Physical network topology discovery, network mapper, network traffic monitoring, display VLANs, and more. While some network mapping software packages with limited features are available free of charge, pricing is more commonly dependent on number of users and subscription terms. We review the 8 Top Network Diagram, Topology and Mapping Software on the market - we look at free tools including from SolarWinds, LanFlow, NetProbe and more. A network map provides you with a visual representation of all your network infrastructure - view all of your network topology. Top 10 Network Mapping, Topology, Diagram Software: The Best Free And Paid Solutions Network mapping is in no way a new technology, but these days it is needed more than ever, especially considering the size of certain networks in this day and age.
At some point, every administrator will need to diagram a network. For some, it's their primary duty — and they tend to rely on powerful, expensive tools like Microsoft Visio. But for those who need to use a diagramming tool only occasionally, a cheaper solution is best. Luckily, there are several free apps that handle the task well.
Here are five tools that can help you diagram your network without breaking your budget. Some are Windows-only, while others are cross platform.
Understand your network so you can defend it better 10 Free Or Low-Cost Network Discovery And Mapping Tools. I know one more software for the network mapping. Network Scanner and Mapping Tools. Pure network scanners detect the network with all its components and deliver results in the form of a list. This information can then be used for creating network charts and maps using network mapping software. But this requires a significant amount of time-consuming, manual work.
Note: This list is also available as a photo gallery.
CADE (Figure A) was developed primarily as a CAD tool, but it also serves as a handy network diagramming tool. CADE is a 2D vector editor for Windows. It doesn't have some of the bells and whistles many of the costlier tools have, but it can handle the task of diagramming your network with ease. CADE offers most of the basic functionality found in Visio. Once you've installed CADE, you can download sample diagrams to help you get started.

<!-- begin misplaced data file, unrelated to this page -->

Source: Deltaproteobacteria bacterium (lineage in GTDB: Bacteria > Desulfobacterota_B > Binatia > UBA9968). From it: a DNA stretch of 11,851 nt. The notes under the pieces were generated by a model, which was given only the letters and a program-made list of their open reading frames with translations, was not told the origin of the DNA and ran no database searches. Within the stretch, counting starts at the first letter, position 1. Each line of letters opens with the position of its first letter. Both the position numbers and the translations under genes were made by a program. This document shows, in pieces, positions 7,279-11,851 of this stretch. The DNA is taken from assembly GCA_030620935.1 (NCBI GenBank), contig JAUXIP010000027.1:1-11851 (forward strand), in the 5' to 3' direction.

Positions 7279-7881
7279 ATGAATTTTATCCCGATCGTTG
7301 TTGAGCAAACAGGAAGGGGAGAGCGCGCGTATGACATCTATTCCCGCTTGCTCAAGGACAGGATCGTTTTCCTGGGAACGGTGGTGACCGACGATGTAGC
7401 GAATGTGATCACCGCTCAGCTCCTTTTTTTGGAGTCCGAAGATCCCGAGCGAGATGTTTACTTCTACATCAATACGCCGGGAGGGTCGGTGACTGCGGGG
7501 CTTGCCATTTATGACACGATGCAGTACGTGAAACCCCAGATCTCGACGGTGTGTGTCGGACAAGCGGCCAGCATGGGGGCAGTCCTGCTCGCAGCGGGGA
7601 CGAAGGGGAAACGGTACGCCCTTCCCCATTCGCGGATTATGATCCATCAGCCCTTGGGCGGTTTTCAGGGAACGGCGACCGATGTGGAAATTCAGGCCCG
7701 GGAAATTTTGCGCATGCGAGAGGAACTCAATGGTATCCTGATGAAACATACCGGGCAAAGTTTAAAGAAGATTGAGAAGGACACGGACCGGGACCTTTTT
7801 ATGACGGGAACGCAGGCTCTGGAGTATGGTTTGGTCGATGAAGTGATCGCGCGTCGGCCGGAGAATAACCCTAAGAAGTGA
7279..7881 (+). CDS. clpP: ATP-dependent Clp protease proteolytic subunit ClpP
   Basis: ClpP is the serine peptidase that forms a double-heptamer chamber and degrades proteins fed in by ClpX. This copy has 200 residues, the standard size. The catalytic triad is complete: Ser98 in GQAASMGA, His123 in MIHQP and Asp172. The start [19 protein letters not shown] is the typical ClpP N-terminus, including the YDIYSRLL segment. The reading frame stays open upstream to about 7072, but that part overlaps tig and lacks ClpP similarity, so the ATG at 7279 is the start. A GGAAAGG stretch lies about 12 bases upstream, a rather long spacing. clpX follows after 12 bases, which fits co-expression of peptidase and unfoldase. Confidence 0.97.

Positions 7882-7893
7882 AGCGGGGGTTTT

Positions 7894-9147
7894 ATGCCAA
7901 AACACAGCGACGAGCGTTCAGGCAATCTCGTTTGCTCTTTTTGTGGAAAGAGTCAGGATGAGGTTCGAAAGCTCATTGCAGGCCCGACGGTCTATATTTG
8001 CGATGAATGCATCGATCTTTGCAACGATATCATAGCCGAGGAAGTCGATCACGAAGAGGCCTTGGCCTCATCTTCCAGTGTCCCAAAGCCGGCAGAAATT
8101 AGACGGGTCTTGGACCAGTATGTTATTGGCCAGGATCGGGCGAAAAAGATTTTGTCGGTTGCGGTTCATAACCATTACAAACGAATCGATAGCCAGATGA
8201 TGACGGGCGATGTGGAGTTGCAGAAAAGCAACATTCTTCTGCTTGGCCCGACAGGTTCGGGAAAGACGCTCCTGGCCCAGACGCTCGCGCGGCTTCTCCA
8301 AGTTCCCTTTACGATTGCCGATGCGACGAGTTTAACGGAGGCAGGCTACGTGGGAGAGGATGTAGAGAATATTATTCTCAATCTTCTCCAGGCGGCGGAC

Dia (Figure B) is an open source, GTK+ diagramming tool that has a shallow learning curve and can help you create basic network diagrams. Like CADE, Dia was inspired by Visio — but with a much more casual approach and feel. Dia loads and saves XML formatted documents that are gziped by default to save space. Dia is also available for Linux, Mac, and Windows.
3: Diagram Designer
Diagram Designer (Figure C) is another freeware tool that suffers (like Dia) from looking a bit on the outdated side. But Diagram Designer's ease of use should certainly make up for the old-school feel of the application. DD features include customizable template objects, a spell checker, import/export (WMF, EMF, BMP, JPEG, PNG, MNG, ICO, GIF, and PCX), a slide show viewer, a graph plotter, a calculator, MeeSoft Image Analyzer integration, and compressed file format.
Gliffy (Figure D) is the only Web-based tool on this list. It's easy to use and it works on any platform. With the ability to drag and drop shapes from numerous object libraries, you can have your network diagram ready in no time. You can use Gliffy for free, but if you really want to get into creating some diagrams, you may want to pony up the $4.95/month fee for 200 diagrams, 200 MB of storage, public and private diagrams, and unlimited collaborators.
Network Topology Pdf
yEd (Figure E) is a Java-based tool that's available for Windows and Linux. It has a great user interface and features diagram creation, auto-layout, data import (GraphML, Excel XLS, GEDCOM, GML, XML), and data export (PDF, SWF, JPG, GIF, BMP, and HTML image maps). The auto-layout feature is particularly cool. It uses a wide range of sophisticated layout algorithms to automatically arrange your diagrams, saving you time and effort.
No, these tools don't have the power of their costlier brethren. But in the end, when you need a simple network diagram (and you need it quickly and without an associated steep learning curve), each of the above tools will get the job done.
Have you had a good experience using any of these tools? What other tools would you recommend instead?
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